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What Are the Differences Between Wealth Advisors Then and Wealth Advisors Now?

Jennifer White, is the Director of Client Engagement for BlueSky Wealth Advisors located in Pleasanton, CA, San Jose, CA, and New Bern, NC.

The term wealth advisor has become somewhat difficult to define these days. Not too long ago, a wealth advisor was considered necessary for clients with substantial means. Usually, the advisor was only focused on the investments they were managing and selling funds so they could cushion their own bank roll. Fast forward to today, and wealth advisor takes on (or at least should take on) a whole new meaning.

Today, a quality wealth advisor should be capable of managing many different facets of your life. The definition of wealth has changed over the past few decades. It is not just determinied by the amount of equity held in your portfolio. For example, your capital may be in the form of real estate holdings, closely held businesses, or stock options in a publicly owned company. Now more than ever choosing an advisor can seem like a daunting task. One of the most critical distinctions to make is if they are a fiduciary, and equally, important understanding the difference between an advisor who is Fee-Based vs. Fee Only.

Are You a Fiduciary?

A fiduciary relationship is one founded on trust or confidence by one person in the integrity and fidelity of another. A fiduciary is a person who has the power and obligation to act for another under circumstances which require total trust, good faith, and honesty. Examples of fiduciaries are an Attorney, CPA, CEO, CFO, Registered Investment Advisor (RIA), Trustee, etc. The confusion comes when the terms to describe different types of advisors sound so similar that it is hard to navigate who is honestly acting in your best interest – an actual fiduciary.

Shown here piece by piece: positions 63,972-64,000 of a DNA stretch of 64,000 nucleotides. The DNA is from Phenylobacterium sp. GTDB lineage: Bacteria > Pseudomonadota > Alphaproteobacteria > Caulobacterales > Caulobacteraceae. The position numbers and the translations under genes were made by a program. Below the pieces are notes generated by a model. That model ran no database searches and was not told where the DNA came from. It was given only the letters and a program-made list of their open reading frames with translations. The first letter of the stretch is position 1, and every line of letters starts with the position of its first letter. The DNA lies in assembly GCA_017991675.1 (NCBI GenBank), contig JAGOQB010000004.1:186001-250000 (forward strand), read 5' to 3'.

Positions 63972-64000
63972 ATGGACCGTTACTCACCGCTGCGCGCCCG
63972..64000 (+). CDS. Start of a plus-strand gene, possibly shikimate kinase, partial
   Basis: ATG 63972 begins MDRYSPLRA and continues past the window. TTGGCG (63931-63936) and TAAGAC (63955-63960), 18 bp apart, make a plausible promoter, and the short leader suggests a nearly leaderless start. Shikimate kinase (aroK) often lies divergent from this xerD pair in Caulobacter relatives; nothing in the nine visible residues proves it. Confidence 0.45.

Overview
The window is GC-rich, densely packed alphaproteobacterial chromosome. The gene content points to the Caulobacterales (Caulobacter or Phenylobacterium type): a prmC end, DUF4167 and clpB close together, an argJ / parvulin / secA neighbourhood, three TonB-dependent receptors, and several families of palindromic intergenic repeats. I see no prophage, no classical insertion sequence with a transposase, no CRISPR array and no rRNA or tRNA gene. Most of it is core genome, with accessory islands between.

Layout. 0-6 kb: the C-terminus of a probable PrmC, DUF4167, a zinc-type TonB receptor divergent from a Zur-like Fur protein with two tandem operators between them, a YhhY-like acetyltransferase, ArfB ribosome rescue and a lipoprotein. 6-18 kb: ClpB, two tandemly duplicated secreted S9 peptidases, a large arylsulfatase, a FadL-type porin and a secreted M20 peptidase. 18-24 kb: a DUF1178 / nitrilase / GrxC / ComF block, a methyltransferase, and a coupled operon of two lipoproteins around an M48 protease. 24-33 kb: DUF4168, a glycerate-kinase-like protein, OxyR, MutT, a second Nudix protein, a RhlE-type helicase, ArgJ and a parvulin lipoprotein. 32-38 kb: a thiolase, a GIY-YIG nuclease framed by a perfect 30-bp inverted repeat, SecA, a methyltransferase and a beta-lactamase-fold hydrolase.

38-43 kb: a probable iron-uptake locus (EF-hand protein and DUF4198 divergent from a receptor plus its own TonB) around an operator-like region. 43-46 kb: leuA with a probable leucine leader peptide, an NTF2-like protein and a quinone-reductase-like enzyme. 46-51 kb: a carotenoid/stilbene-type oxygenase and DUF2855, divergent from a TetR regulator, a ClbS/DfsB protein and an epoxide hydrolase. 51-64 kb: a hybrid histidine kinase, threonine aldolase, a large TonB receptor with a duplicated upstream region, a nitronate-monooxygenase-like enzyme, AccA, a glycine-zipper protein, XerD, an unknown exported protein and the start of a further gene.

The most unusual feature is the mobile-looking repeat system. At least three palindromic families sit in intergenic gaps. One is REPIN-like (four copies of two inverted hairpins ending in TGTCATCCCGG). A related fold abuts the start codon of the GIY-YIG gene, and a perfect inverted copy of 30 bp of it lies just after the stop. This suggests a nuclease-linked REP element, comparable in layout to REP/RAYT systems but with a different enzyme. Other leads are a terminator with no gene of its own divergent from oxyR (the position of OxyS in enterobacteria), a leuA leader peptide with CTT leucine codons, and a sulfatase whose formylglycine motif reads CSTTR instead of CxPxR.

Fee-Based vs. Fee Only  

A Fee-Based advisor is another term for broker; Fee Only advisors are not compensated by a fee other than that paid by you. To take this one step further, a Fee Only NAPFA registered RIA means they are a member of the National Association of Personal Financial Advisors. NAPFA is the country’s leading professional association of Fee-Only financial advisors-highly trained professionals who are committed to working in the best interests of those they serve. To check if your current advisor or potential advisor is a NAPFA member click here.

Although all the above is extremely important, there is always the fact that there needs to be a trust felt between you and your advisor(s). The organic chemistry that comes from having a genuine connection with the person across the table from you is a factor that can be extremely important. As long as you are armed with the knowledge of the above and feel that you are being listened to by your advisor, your search should be a success!

Educated decisions lead to the best decisions.

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